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Formicidae, Hymenoptera, Insecta, Arthropoda, Animalia
Costa Rica south throughout tropical South America, Galapagos, West Indies (except Cuba and Bahamas). Distribution in Costa Rica: common in lowlands throughout.
Face to near margin of vertex striate; HL 2.09-3.12mm (n=16, Brown 1976 and pers. obs.); color dark brown; first gastral tergite smooth and shining; petiolar node dome-shaped as seen from the side, with distinctly convex outline front and rear up to root of a differentiated apical spine; anterior, lateral, and posterior faces of petiole transversely rugose; pubescence on first gastral tergum suberect and relatively uniform, not wooley.
This species appears to be more tolerant of dry conditions than many other
species. Throughout its range it often extends further than other neotropical species into seasonally dry or semiarid habitats (Brown 1976).
that I have observed in Costa Rica have almost all been under epiphytes in the canopy (I once observed an aggregation of workers in a rotten log on the forest floor, but there was no brood). On the Pacific side of Costa Rica
is a very common forager on the ground, and appears to be the most common
species in most habitats. On the Atlantic side, nests are common in the canopy, but workers are rarely seen at ground level. Thus, to the typical ground-based ant collector,
appears to be very rare on the Atlantic side. At the time of Brown's (1976) revision, he knew of only a single specimen from the Atlantic lowlands, an alate queen collected near Guapiles. I think this is a collector bias, because the species is quite common in the canopy. Brown's Guapiles queen was the northernmost record of the species in Central America at the time of his revision. I expect that the true range of the species extends farther northward in Atlantic lowland rainforest.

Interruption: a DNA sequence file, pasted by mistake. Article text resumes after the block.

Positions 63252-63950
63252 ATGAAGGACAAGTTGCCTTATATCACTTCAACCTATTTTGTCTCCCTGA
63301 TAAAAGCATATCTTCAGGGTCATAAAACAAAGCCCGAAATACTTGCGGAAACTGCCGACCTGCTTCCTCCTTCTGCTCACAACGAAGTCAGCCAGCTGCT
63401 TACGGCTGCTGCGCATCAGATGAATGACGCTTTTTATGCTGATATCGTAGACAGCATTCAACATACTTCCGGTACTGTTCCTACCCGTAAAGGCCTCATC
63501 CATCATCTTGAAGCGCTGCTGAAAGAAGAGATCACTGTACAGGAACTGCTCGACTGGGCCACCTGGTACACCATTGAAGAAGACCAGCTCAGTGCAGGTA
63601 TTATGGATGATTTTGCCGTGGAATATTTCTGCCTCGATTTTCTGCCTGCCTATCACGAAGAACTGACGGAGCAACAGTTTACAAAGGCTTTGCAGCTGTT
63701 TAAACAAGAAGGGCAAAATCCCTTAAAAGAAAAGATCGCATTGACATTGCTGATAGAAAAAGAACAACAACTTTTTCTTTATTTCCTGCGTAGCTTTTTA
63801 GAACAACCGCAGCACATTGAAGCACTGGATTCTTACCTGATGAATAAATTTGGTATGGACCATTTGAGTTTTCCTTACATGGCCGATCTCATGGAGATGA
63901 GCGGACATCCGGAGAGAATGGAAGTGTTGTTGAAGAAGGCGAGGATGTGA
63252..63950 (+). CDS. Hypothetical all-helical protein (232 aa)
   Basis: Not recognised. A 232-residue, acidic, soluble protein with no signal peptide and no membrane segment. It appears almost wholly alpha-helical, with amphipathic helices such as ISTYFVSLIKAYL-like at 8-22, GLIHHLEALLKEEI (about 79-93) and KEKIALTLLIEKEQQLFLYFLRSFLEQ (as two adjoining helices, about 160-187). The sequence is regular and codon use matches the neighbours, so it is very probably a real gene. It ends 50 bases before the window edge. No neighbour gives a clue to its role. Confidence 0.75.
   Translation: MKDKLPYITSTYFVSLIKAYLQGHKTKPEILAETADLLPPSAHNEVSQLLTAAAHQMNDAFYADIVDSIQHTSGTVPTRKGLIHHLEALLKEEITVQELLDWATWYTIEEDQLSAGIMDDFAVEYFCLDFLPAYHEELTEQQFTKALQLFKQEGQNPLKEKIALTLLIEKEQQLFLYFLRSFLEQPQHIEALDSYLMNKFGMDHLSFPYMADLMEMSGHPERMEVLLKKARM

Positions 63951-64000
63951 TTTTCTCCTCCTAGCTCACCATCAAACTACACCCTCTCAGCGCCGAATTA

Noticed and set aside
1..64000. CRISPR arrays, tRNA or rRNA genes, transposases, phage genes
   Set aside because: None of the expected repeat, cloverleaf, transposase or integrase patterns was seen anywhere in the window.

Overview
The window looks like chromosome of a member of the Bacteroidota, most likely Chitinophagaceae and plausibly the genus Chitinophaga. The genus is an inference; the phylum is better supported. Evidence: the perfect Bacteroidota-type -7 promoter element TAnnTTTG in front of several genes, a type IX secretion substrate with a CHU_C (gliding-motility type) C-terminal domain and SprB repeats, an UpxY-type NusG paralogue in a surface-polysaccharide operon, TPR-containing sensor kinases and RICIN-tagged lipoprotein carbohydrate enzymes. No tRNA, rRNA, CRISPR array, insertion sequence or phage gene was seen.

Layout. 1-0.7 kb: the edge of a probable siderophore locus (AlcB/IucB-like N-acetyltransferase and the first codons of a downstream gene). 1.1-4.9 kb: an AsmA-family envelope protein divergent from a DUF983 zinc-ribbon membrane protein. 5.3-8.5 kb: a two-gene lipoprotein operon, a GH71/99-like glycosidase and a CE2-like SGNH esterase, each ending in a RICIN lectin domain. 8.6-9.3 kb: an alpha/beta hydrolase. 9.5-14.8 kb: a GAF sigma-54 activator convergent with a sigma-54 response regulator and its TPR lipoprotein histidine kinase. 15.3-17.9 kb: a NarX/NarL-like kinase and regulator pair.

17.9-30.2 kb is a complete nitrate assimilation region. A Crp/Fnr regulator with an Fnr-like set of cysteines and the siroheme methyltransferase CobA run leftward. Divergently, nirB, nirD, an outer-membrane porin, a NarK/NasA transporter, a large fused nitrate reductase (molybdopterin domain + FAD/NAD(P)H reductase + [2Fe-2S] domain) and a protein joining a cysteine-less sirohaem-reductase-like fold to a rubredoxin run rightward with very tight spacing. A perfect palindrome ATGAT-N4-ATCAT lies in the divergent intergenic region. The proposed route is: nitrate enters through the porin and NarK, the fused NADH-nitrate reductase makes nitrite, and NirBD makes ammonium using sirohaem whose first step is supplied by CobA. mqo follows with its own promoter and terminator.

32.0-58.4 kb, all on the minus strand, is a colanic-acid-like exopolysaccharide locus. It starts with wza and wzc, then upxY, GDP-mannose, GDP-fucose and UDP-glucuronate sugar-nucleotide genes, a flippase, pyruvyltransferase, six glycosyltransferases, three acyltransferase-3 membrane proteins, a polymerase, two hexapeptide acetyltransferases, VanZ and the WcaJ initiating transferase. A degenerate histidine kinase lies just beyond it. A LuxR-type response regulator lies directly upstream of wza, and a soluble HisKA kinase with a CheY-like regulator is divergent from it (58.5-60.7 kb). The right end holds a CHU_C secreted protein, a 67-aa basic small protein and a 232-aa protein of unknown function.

Odontomachus haematodus bauri
Emery 1892:561. Syntype worker: Galapagos Islands: Isla Isabela (Albemarle I.).
Brown (1976) defined
very broadly. Taxa with Costa Rican type localities that were synonymized under
Emery 1890:45. Syntype worker: Costa Rica: Alajuela.
Forel 1908:35. Syntype worker: Costa Rica: La Caja.
Brown examined the type of
, but not that of
. Thus his synonymy of
was tentative, based on the brief published description.
Brown's revision left a peculiar state of affairs under
. He listed three older taxa as tentative synonyms of
, but used
as the valid name.
Fabricius 1793 was from Guadeloupe. Two species of
occur on Guadeloupe, and which one might be
cannot be determined, so Brown treated it as a
Roger 1861 was from La Guaira, Venezuela. Brown considered it likely to be
because of the locality, but he failed to locate a type, and thought it should be treated as another
. Brown simply listed Emery's
as a tentative synonym, possibly a mermithergate, with no discussion. The
type probably exists in the Emery collection in Genoa. Bolton (1995) listed
as junior synonyms. Thus the nomenclatural stability of the name
should both be
is a potential senior synonym of
Bolton, B. 1995. A New General Catalogue of the Ants of the World. Harvard University Press, Cambridge, Mass.
Brown, W. L., Jr. 1976. Contributions toward a reclassification of the Formicidae. Part VI. Ponerinae, tribe Ponerini, subtribe Odontomachiti. Section A. Introduction, subtribal characters. Genus Odontomachus. Studia Entomol. 19:67-171.
Emery, C. 1890. Studii sulle formiche della fauna neotropica. I-V. Boll. Soc. Entomol. It. 22:38-80.
Emery, C. 1892(1891). Voyage de M. Ch. Alluaud dans le territoire d'Assinie. Formicides. Annls Soc. Entomol. Fr. 60:553-574.
Fabricius, J. C. 1793. Entomologia Systematica. Hafniae: Proft. vol. 2, 519 pp. Ants - p. 349-365.
Forel, A. 1908. Fourmis de Costa-Rica recoltees par M. Paul Biolley. Bull. Soc. Vaud. Sci. Nat. 44:35-72.
Roger, J. 1861. Die Ponera-artigen Ameisen (Schluss). Berl. Entomol. Z. 5:1-54.
John T. Longino, The Evergreen State College, Olympia WA 98505 USA.
Date of this version: 7 January 1999
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